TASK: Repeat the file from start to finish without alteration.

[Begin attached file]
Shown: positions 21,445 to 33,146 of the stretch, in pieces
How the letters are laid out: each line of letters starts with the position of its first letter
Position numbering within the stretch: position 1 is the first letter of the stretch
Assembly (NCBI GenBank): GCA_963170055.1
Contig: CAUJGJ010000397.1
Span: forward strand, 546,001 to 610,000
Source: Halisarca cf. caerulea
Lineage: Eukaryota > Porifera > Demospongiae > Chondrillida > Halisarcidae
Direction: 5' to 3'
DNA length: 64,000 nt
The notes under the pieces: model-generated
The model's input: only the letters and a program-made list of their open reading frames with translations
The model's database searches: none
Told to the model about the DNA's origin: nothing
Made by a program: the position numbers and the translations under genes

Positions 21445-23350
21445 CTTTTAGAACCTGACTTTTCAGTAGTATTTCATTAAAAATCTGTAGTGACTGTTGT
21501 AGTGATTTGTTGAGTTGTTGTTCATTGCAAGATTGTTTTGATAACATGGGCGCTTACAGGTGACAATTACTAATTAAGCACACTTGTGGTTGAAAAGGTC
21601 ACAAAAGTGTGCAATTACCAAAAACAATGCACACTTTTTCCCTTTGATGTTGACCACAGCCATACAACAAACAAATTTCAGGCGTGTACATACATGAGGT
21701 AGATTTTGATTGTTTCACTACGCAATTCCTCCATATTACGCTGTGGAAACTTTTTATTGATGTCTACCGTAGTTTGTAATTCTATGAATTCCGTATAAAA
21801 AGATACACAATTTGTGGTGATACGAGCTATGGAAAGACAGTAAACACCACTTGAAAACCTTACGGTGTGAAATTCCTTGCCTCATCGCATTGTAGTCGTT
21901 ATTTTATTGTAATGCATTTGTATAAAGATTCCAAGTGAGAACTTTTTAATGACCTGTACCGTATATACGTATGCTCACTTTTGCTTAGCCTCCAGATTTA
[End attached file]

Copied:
Shown: positions 21,445 to 33,146 of the stretch, in pieces
How the letters are laid out: each line of letters starts with the position of its first letter
Position numbering within the stretch: position 1 is the first letter of the stretch
Assembly (NCBI GenBank): GCA_963170055.1
Contig: CAUJGJ010000397.1
Span: forward strand, 546,001 to 610,000
Source: Halisarca cf. caerulea
Lineage: Eukaryota > Porifera > Demospongiae > Chondrillida > Halisarcidae
Direction: 5' to 3'
DNA length: 64,000 nt
The notes under the pieces: model-generated
The model's input: only the letters and a program-made list of their open reading frames with translations
The model's database searches: none
Told to the model about the DNA's origin: nothing
Made by a program: the position numbers and the translations under genes

Positions 21445-23350
21445 CTTTTAGAACCTGACTTTTCAGTAGTATTTCATTAAAAATCTGTAGTGACTGTTGT
21501 AGTGATTTGTTGAGTTGTTGTTCATTGCAAGATTGTTTTGATAACATGGGCGCTTACAGGTGACAATTACTAATTAAGCACACTTGTGGTTGAAAAGGTC
21601 ACAAAAGTGTGCAATTACCAAAAACAATGCACACTTTTTCCCTTTGATGTTGACCACAGCCATACAACAAACAAATTTCAGGCGTGTACATACATGAGGT
21701 AGATTTTGATTGTTTCACTACGCAATTCCTCCATATTACGCTGTGGAAACTTTTTATTGATGTCTACCGTAGTTTGTAATTCTATGAATTCCGTATAAAA
21801 AGATACACAATTTGTGGTGATACGAGCTATGGAAAGACAGTAAACACCACTTGAAAACCTTACGGTGTGAAATTCCTTGCCTCATCGCATTGTAGTCGTT
21901 ATTTTATTGTAATGCATTTGTATAAAGATTCCAAGTGAGAACTTTTTAATGACCTGTACCGTATATACGTATGCTCACTTTTGCTTAGCCTCCAGATTTA